Pathological anatomy of ventricular septal defect associated with aortic valve prolapse and regurgitation
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In an attempt to clarify the pathogenetic morphology of aortic regurgitation (AR) due to prolapse of the aortic valve (prolapsing AR) associated with ventricular septal defect (VSD), 201 specimens from Japanese autopsy series with isolated VSD were examined. Among these hearts, there were 128 cases (64%) of infundibular VSD (IVSD); 29 of them (14%) showed AR due to prolapsed cusp, of which nine cases developed a large aneurysm of the sinus of Valsalva. Another 32 cases (16%) had varying degrees of prolapse but without AR and were considered to show the prodrome of prolapsing AR. These 61 cases (30%) were examined with special reference to the type of septal alignment, location of the defect, relation of the defect to the aortic valve, and anomalies of the aortic valve and sinus of Valsalva. There were two principal forms in this syndrome: The common form, i.e., simple punched-hole IVSD with normal septal alignment in 82% (50/61) of cases, and a rare form, i.e., malalignment IVSD in 18% (11/61) of cases. The latter included Eisenmenger-type IVSD due to anteriorly deviated outlet septum (10/11 cases) and coarctation-type IVSD due to posteriorly deviated septum (1/11). Both forms had several subtypes according to the location of the defect, i.e., subpulmonic, muscular, perimembranous, and total IVSD.
The relevant anatomical findings of the common form of the syndrome were: (1) There was no septal malalignment with a normal aortic valve position. (2) The VSD was a simple muscular defect in any part of the infundibular septum between the pulmonary valve above and the membranous septum below, the majority of cases (80%), however, showed subpulmonic IVSD. (3) The annulus and sinus of Valsalva wall of the right coronary cusp, which is normally supported firmly by this septum, became exposed in the muscle defect and were poorly supported. (4) The majority of cases showed a normally formed aortic valve but with poor support. (5) The muscular defect was relatively large, but the functioning VSD was usually less than moderate in size with a half-moon shape below the denuded sinus of Valsalva wall and annulus. (6) The functioning VSD appeared to become narrower depending on the degree of prolapse into the defect, resulting in a crescent-moon or slit-like shape, and it may close in rare cases.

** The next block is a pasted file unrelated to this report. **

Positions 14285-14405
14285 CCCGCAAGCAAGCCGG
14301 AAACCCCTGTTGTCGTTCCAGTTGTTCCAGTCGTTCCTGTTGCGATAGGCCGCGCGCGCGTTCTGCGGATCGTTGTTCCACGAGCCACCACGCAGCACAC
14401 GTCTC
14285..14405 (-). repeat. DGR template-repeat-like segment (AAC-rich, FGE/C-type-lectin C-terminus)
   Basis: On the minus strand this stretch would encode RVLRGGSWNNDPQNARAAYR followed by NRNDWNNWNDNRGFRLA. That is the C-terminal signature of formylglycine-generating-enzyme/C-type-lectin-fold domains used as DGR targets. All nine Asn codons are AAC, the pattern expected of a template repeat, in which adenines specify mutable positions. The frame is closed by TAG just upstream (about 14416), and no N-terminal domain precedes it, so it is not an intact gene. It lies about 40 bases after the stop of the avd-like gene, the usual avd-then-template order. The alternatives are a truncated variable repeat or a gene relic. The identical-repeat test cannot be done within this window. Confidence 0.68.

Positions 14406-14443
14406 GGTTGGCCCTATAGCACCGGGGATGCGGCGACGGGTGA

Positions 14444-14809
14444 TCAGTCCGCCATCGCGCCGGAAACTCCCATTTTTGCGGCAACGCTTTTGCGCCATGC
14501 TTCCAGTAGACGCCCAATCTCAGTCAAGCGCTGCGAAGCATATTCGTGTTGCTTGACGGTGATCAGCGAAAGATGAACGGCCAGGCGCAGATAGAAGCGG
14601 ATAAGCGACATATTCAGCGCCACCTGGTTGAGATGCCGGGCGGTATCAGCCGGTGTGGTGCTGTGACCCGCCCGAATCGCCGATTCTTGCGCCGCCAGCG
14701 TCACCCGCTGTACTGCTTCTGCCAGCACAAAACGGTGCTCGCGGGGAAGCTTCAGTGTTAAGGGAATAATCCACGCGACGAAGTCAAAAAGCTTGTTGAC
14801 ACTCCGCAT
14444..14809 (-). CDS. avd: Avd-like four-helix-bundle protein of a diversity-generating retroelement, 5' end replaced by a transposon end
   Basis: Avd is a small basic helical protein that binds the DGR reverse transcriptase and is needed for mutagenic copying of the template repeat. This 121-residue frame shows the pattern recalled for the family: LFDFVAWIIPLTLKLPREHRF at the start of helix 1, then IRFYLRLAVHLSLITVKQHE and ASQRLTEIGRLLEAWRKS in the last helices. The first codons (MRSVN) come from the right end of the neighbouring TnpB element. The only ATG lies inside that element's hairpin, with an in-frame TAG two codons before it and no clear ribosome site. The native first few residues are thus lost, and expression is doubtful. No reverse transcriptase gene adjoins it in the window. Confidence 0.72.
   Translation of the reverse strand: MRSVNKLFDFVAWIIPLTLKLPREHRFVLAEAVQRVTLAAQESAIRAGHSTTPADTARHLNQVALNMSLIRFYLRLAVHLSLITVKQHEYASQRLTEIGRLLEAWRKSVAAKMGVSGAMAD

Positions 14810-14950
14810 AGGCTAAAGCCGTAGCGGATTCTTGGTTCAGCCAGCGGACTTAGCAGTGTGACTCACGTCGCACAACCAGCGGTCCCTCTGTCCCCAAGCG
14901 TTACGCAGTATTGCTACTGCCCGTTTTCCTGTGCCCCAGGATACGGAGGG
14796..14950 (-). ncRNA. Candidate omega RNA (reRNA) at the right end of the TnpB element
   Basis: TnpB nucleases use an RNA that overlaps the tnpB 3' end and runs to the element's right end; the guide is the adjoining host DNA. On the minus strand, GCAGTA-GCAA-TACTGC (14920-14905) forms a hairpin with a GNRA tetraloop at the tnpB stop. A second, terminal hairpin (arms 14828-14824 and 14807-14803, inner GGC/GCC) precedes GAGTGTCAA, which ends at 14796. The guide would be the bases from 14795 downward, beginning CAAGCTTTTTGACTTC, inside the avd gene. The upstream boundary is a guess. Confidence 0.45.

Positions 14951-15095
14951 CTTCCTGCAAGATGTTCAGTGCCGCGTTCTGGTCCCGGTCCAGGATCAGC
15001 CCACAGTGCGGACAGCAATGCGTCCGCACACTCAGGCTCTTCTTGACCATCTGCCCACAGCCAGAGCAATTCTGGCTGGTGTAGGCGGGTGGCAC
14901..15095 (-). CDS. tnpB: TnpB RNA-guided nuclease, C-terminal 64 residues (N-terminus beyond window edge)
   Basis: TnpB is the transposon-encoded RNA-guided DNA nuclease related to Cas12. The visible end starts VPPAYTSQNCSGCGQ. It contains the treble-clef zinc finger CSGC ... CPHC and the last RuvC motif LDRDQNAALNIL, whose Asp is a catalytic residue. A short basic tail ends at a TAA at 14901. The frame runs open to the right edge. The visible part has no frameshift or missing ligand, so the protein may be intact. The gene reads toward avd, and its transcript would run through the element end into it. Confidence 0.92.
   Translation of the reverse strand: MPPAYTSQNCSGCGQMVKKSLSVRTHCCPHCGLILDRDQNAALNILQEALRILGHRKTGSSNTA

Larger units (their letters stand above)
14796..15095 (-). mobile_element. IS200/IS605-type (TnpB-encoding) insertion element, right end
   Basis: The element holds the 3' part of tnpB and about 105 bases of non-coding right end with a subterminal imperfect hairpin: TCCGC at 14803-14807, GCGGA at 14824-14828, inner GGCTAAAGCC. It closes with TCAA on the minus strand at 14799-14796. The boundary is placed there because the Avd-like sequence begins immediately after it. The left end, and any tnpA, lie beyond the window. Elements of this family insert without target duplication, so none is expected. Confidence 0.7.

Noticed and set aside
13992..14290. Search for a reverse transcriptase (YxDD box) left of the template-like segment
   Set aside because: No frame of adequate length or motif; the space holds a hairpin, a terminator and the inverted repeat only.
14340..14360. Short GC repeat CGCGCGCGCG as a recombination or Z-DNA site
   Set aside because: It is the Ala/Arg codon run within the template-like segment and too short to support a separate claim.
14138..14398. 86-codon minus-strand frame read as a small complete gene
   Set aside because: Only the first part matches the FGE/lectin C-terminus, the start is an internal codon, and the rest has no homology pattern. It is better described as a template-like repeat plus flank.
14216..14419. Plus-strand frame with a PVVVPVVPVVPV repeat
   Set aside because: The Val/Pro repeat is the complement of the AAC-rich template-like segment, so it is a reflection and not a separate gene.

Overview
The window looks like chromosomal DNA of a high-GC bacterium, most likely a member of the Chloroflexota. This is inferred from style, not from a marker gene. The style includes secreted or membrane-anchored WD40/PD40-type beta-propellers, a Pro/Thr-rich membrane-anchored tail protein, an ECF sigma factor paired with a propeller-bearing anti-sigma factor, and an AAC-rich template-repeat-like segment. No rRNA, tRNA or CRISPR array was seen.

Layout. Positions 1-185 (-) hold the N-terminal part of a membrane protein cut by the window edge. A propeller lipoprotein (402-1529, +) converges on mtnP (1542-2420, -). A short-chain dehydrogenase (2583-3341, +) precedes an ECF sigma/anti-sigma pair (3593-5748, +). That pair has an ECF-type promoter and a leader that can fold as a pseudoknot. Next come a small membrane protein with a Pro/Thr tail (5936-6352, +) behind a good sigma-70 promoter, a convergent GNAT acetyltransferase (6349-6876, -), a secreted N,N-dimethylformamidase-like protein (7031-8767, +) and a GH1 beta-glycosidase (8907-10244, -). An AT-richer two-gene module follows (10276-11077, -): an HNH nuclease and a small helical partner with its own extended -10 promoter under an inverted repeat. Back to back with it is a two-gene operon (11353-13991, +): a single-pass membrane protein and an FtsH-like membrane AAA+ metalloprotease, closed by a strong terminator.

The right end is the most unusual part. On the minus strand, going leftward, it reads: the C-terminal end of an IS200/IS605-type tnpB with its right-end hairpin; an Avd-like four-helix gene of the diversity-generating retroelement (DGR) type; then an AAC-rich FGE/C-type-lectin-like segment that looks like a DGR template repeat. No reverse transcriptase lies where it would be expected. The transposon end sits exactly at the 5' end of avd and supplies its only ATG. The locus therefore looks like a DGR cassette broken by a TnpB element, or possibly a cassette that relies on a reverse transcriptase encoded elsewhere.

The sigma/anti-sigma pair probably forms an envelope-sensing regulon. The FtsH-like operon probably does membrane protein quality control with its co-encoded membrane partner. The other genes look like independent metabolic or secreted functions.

The major anatomical findings of the rare form were: (1) There was mild to moderate dextroposition (or levoposition) of the aortic valve due to a septal malalignment. (2) The size of the VSD was moderate or less with a location in any part of the infundibular septum, but most commonly involving the perimembranous infundibular portion (70%). (3) It was always associated with anomalies of the aortic valve, such as bicuspid valve or uneven division of the cusps, and a deformed wall of the sinus of Valsalva, which appeared to be related to a less than moderate septal malalignment. (4) The deformed aortic valve was exposed in the defect.
The development of the prolapsing AR in the two forms of the syndrome could be attributed to the interaction between the above-mentioned anatomical defects and hemodynamic factors, among which the most important was the “Venturi effect” caused by a rapid blood flow through the functioning VSD according to Bernoulli's theorem. With progress of the disease, this syndrome is clinically subdivided into three stages: The prolapsing stage which is characterized by the Venturi effect, the reversible AR stage which has AR and the Venturi effect, and the irreversible AR stage in which the deterioration of the aortic valve is complete. Early surgical intervention to stop the Venturi effect is recommended, at least at or preferably before the reversible AR stage, even in those patients with malalignment-type VSD who have inherent anomalies of the aortic valve and its apparatus.
Key wordsInfundibular VSD Prolapsed aortic valve Aortic regurgitation VSD Venturi effect Racial difference
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